Demonstrations of environmentally-friendly products
Stalls for recycling appliances and books
Local organizations presenting educational information
Local farmers setting up booths to sell fresh produce
Carry reusable plastic or cloth bags.
This is another super simple way to make a difference. Did you know that most plastic bags are used for about 10-20 minutes, only to end up in a landfill for hundreds of years? Since humans use 4 trillion plastic bags a year, this is a big problem—especially since plastic bags can’t be recycled at facilities. Saving and reusing plastic bags is an easy solution you can incorporate today. You can also buy reusable cloth bags and use those going forward.
Switch to paperless billing.
Save trees and prevent wastage by paying your bills online. These days, most (if not all) credit card and utilities companies provide a paperless billing option for their customers. If you’re still receiving paper bills in the mail, sign into your account or call the company and tell them you want to switch to paperless.
Use a refillable water bottle.
Disposable plastic water bottles end up in landfills after a single use. Using a refillable water bottle protects the planet, saves you money, and protects your health (since plastic contains a harmful chemical called BPA). Consider going with a stainless-steel refillable bottle for a super durable option.
Switch to non-toxic cleaning products.
Look for the Safer Choice label on the product packaging. The government’s Safer Choice program makes it easy for you to identify which cleaning products are environmentally-friendly and low in toxicity. Just look for the Safer Choice logo, which will be on the cleaning product’s label.
You can also make simple homemade cleaning products. For example, a solution made of equal parts water and white vinegar effectively clean floors, bathrooms, cabinets, and counters.
Look for manufacturers, such as Cleancult, that have achieved Carbonfree® Product Certification meaning their carbon footprint has been measured and neutralized.
Sell or donate used items.
Avoid trashing items that can still be useful to other people. Landfills are already overflowing, so try to avoid adding to that situation. If you have clothing, appliances, and other items that are still in good shape, consider hosting a garage sale, donating to people in need, or finding unique ways to upcycle and reuse the items.
Instead of tossing out an old T-shirt, use a sewing machine to turn it into a reusable shopping bag.
Colanders, old tires, and milk jugs make great upcycled planters.
Join an environmental organization.
Commit to protecting wild spaces at the local or national level. Whether you live near an ocean, river, forest, mountain, swamp or lake, wild areas like these need protection. They are home to many plants and animals who rely on them for food and shelter. You can do things like:
Join a group working to protect local wildlife from pollution
Offset your carbon footprint with a tax-deductible donation through Carbonfund.org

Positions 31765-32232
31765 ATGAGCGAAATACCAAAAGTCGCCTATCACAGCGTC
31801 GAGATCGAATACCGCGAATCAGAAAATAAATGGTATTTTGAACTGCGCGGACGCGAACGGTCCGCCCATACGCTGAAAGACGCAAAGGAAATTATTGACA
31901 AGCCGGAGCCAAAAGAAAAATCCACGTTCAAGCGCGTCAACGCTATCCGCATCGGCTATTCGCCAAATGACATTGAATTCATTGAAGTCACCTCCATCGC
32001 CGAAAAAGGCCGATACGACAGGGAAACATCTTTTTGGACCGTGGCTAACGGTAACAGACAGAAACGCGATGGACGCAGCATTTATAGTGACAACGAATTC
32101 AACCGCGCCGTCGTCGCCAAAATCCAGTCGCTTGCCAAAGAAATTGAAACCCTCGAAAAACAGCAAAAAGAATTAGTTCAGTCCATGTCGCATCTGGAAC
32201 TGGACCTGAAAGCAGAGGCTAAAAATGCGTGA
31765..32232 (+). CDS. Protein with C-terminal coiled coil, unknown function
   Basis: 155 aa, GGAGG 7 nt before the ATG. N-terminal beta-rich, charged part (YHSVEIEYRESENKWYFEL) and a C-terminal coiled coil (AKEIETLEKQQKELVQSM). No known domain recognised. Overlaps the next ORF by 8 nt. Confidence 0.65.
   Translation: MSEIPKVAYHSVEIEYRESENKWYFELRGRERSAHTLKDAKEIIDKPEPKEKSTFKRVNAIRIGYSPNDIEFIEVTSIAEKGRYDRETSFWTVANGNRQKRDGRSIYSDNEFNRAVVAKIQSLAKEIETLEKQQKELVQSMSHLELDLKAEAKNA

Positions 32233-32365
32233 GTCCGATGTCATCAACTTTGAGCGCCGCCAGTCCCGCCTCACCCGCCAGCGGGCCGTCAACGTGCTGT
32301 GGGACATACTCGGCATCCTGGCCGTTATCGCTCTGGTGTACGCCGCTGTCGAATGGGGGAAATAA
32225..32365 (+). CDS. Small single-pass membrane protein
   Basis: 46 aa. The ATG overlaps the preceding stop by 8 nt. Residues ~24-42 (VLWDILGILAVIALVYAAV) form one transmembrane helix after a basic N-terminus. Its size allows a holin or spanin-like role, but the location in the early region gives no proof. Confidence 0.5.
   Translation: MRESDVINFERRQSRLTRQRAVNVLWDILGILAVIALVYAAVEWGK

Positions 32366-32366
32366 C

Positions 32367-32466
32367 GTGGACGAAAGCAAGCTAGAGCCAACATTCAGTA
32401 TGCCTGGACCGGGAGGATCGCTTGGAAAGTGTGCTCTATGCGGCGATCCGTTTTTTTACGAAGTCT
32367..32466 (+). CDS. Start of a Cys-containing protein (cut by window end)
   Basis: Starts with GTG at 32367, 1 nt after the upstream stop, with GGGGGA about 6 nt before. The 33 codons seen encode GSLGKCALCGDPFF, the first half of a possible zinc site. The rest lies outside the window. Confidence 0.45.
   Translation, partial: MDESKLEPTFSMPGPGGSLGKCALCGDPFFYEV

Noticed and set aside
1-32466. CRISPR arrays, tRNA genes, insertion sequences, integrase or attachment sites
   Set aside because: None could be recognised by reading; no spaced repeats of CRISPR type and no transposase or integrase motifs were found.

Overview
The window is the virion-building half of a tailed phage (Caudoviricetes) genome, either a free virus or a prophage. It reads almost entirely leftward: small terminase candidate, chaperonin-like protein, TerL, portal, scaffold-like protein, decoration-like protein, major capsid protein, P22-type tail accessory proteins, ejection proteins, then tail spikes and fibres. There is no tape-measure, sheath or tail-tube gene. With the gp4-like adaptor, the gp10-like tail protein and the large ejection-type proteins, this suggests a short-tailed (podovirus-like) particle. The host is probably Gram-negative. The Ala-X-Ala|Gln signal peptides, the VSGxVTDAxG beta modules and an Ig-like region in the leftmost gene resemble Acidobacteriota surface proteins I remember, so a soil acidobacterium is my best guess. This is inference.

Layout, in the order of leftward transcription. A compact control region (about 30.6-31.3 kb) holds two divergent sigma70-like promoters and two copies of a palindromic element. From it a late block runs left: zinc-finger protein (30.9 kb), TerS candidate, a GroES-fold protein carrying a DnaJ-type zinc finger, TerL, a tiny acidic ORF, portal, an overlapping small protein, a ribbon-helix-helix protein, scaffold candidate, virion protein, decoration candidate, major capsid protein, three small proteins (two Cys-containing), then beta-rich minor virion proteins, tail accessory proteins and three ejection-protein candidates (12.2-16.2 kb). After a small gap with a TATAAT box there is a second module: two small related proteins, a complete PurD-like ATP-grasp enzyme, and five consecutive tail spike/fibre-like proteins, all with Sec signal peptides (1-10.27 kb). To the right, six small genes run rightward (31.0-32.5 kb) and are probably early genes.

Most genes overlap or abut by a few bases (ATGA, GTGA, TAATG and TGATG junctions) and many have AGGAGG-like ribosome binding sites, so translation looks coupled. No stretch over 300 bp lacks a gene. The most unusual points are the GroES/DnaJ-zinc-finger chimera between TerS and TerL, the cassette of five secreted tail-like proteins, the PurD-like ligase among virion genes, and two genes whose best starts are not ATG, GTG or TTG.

Volunteer with the National Park Service: https://www.nps.gov/getinvolved/volunteer.htm
Volunteer with the U.S. Department of Agriculture’s Forest Service: https://www.fs.usda.gov/working-with-us/volunteers
Plant a veggie garden.
Growing your own produce is a fun spring project. Earth Day falls during the perfect time of year to plant a vegetable garden—springtime! Many types of vegetables can be grown in relatively small spaces, so pick a few options that grow well in your climate.
Tomatoes are popular with beginner gardeners.
Green beans are low-maintenance.
Herbs can be grown in pots and need minimal care.
Don’t have space for a garden? See if there’s a community garden in your area where you can volunteer.
Start a compost bin.
Turn your food scraps into nutrient-rich soil for your garden. Instead of putting your banana peels, egg shells, carrot tops, and avocado skins in the trash (where they’ll just end up in a landfill), start composting instead! Collect your food scraps (except for meat and dairy products) in a closed compost bin and add leaves, sticks, grass clippings, and other organic yard trash to the mix.
Remember to turn the compost mixture every few days using a pitchfork. After several months of turning, the compost will break down into a rich, brown soil for your garden.
Commit to one green act per day.
You can keep reducing your carbon footprint once Earth Day is over. Earth Day can be every day! While small changes at the individual level may not seem like a big deal, they add up over time and can have a major impact. Moving forward, make it your goal to do one small thing every day to support the environment. For example:
Limit shower time to avoid wasting water
Turn off lights when you don’t need them
Turn off your AC when you’re out
Switch to energy efficient LED bulbs
Consider purchasing a carbon offset for your home, vehicle, air-travel or making a tax-deductible donation to an environmental non-profit